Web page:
2004. Very impressive. Just kept gaining weight all night. At first, was unexpressive but seemed to continually add new aromas. Blackberry, blueberry, chocolate, baking spice, and tobacco. Very smooth on the palate, with soft tannins. While it lacks the amazing perfume and complexity of the 2000, this wine has lots of charm and is definitely accessible now. 93/100

Win Tickets to the Union des Grands Crus

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We are so excited to attend the Weekend des Grands Crus tasting June 4th in Bordeaux! This event, sponsored by the Union des Grands Crus de Bordeaux, is an all-day wine tasting set in the beautiful city of Bordeaux, France.
Who else wants to win free tickets and join us in Bordeaux??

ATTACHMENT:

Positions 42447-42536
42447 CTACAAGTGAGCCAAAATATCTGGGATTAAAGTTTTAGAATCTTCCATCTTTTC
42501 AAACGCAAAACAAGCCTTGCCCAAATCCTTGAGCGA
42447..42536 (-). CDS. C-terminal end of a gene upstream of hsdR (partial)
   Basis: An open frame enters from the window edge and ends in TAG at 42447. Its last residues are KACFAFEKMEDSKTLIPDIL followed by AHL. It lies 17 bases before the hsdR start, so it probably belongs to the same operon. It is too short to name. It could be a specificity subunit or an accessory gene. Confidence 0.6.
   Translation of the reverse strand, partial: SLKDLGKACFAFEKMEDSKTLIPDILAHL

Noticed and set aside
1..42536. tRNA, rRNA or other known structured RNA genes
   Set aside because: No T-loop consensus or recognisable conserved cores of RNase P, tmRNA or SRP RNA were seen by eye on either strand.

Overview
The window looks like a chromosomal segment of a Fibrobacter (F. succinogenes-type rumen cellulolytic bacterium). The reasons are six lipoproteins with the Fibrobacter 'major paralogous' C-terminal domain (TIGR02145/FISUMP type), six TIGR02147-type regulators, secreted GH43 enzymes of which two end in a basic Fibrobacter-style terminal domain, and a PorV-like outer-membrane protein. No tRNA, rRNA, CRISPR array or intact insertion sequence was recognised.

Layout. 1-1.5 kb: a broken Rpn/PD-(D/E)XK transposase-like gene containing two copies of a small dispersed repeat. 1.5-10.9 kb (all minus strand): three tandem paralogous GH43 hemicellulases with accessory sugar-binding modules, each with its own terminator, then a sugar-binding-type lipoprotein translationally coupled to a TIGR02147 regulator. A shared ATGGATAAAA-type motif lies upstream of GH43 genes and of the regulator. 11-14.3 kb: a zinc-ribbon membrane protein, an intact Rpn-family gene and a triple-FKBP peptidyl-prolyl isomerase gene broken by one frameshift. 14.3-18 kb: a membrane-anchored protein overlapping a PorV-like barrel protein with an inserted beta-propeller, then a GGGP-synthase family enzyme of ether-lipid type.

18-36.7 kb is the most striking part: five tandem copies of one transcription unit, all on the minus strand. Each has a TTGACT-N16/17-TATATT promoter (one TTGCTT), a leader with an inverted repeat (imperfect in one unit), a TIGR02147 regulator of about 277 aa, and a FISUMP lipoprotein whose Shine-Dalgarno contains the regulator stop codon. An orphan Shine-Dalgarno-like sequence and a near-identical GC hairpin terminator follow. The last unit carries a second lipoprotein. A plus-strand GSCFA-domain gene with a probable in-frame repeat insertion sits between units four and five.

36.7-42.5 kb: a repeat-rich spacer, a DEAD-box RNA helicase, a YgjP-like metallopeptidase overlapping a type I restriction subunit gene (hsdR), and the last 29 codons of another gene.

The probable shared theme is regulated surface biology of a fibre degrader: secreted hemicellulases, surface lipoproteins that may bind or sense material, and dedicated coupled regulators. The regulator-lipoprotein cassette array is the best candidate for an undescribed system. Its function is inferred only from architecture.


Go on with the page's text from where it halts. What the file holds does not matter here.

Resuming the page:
Here’s how to enter:
  • 2. Repost the image below (or post your own photo of a bottle of Bordeaux wine that is represented in the UGC)
  • 3. Add the hashtag #WGCBordeaux to your post
  • We will randomly choose a winner from the #WGCBordeaux hashtags on March 28th!
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This tasting event is an opportunity to taste over 100 Bordeaux Grands Crus. You will also meet châteaux owners and winemakers who will present the 2013 vintage for you to taste plus one other vintage of their choice. This is a must-attend event for all wine enthusiasts, and is one of our favorite wine events of the year. Contest photos can be posted on Instagram, Facebook, or Twitter. For more information about the UGC, please visit ugcb.net.